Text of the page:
Almost 1 in 5 fatal heart attacks 'caused by depression'

  • German study showed depression causes 15% of fatal heart attacks
  • Obesity is the cause of 21% of heart attacks, high blood pressure causes 8%
  • Depression affects 350 million people, according to the World Health Org.

Depression is just as dangerous for your heart as obesity and high blood pressure, new research has revealed.

New data from a 10-year study show depression causes 15 percent of cardiac arrests.

That is just shy of the 21 percent of heart attacks caused by obesity, and more than the 8.4 percent caused by high blood pressure. 

Experts warn the findings are of vital importance since depression affects 350 million people worldwide, according to the World Health Organization.

New research reveals depression has a life-threatening impact on the heart

New research reveals depression has a life-threatening impact on the heart

‘There is little doubt that depression is a risk factor for cardiovascular diseases,’ lead author Professor Karl-Heniz Ladwig, from the Technical University of Munich, said.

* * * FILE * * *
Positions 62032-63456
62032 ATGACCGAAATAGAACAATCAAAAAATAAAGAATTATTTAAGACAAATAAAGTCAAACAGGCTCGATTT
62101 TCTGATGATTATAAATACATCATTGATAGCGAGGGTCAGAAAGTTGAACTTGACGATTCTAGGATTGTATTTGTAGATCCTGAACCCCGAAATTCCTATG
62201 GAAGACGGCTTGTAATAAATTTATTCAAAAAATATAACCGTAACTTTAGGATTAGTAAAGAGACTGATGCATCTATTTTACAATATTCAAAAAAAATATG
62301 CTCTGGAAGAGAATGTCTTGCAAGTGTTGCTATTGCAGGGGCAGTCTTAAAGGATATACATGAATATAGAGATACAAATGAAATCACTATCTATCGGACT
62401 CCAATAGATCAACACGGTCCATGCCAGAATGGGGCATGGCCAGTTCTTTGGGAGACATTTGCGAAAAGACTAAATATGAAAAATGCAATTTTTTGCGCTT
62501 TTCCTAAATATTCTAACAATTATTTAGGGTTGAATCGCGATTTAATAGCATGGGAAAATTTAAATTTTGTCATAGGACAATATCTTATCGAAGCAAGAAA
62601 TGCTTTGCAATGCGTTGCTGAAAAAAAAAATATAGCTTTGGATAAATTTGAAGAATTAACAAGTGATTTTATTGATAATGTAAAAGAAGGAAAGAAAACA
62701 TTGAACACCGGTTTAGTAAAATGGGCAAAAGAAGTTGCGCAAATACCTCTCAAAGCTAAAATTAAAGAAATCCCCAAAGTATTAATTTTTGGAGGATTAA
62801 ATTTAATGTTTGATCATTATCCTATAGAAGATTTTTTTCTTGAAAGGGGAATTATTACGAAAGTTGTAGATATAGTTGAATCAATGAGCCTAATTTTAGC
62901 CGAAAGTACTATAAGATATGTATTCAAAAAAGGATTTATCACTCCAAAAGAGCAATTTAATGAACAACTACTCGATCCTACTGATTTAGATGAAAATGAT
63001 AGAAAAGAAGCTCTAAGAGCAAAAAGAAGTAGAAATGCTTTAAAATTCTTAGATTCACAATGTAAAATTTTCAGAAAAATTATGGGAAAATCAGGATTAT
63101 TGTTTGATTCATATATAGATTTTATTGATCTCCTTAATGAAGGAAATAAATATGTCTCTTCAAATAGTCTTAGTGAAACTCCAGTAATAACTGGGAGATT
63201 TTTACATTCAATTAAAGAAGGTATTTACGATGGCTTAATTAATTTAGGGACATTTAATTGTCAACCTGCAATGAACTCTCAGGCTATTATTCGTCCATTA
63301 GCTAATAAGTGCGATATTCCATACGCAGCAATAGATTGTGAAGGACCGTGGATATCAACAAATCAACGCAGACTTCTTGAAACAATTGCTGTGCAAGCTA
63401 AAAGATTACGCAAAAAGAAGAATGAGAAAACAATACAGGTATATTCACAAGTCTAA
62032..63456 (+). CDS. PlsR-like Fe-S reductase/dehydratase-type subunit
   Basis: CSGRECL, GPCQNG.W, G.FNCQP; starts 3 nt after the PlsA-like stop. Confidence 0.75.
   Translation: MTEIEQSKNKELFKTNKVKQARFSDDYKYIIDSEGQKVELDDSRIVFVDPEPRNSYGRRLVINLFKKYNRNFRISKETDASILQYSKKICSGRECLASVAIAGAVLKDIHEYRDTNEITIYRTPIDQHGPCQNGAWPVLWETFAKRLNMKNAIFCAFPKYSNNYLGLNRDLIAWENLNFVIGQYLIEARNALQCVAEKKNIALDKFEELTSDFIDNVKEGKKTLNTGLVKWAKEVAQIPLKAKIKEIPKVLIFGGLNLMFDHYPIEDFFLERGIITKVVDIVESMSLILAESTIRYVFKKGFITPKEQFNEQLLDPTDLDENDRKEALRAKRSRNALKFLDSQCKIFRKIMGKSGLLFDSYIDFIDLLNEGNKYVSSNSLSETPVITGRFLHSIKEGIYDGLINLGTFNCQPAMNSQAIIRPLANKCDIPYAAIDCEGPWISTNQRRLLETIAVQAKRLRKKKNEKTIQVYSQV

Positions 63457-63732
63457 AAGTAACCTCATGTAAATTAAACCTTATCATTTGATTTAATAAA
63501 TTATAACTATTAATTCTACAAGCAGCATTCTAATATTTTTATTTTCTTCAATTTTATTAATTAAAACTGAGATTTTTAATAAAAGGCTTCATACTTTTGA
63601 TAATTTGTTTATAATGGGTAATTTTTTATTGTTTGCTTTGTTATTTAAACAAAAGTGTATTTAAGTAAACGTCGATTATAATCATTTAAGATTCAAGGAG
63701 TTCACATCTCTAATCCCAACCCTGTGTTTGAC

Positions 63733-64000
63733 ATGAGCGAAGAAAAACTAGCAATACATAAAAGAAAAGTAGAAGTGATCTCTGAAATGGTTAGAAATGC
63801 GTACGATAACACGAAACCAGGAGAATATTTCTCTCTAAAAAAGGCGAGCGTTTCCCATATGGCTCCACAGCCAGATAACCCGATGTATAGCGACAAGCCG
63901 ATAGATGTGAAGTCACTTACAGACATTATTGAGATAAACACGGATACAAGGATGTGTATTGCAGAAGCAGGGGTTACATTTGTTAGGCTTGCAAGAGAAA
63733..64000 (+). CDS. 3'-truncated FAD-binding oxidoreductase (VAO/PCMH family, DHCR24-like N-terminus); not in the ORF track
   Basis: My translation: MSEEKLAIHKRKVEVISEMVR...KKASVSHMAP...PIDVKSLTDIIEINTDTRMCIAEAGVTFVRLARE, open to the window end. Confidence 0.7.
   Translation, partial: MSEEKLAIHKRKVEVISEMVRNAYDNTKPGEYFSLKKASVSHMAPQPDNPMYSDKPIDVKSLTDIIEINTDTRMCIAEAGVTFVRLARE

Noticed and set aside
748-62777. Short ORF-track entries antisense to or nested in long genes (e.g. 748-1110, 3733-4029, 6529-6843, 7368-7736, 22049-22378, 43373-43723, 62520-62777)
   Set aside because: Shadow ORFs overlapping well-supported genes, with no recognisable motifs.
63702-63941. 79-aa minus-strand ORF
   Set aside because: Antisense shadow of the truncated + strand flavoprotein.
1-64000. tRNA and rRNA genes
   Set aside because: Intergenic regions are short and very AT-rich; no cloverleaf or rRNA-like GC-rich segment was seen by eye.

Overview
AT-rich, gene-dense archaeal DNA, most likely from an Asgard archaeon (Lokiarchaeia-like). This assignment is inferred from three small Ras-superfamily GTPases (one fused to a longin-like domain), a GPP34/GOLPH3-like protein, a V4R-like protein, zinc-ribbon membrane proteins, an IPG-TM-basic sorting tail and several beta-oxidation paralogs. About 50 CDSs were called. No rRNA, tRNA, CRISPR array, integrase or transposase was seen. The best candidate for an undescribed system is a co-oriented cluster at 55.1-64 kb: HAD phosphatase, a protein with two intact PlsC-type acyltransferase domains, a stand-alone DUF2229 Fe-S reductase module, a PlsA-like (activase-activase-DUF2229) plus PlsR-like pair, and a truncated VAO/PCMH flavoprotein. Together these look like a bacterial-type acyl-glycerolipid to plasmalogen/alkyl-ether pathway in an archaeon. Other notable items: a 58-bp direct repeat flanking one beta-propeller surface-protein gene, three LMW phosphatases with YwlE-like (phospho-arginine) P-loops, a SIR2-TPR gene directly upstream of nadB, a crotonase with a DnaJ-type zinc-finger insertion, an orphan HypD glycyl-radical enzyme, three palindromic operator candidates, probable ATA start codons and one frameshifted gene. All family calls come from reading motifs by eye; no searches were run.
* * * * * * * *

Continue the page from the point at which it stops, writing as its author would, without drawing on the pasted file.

‘The question now is, what is the relationship between depression and other risk factors like tobacco smoke, high cholesterol levels, obesity or hypertension?

‘How big a role does each factor play?’

To assess the risks, Dr Ladwig’s team analyzed data from 3,428 male patients aged between 45 and 74 years old for 10 years. 

They assessed the impact of depression on the heart, comparing it with the four most common risk factors: high blood pressure, high cholesterol, smoking, and obesity.

Over the period of the study, 557 people died – 269 of them from heart disease.

Their results showed depression was the root cause for 15 percent of deaths. 

Meanwhile high blood pressure and smoking were linked caused between 8.4 percent and 21.4 percent of heart diseases related deaths.

‘Our data show that depression has a medium effect size within the range of major, non-congenital risk factors for cardiovascular diseases,’ Professor Ladwig said.

‘In high risk patients, the diagnostic investigation of co-morbid depression should be standard. This could be registered with simple means.’

Health | Mail Online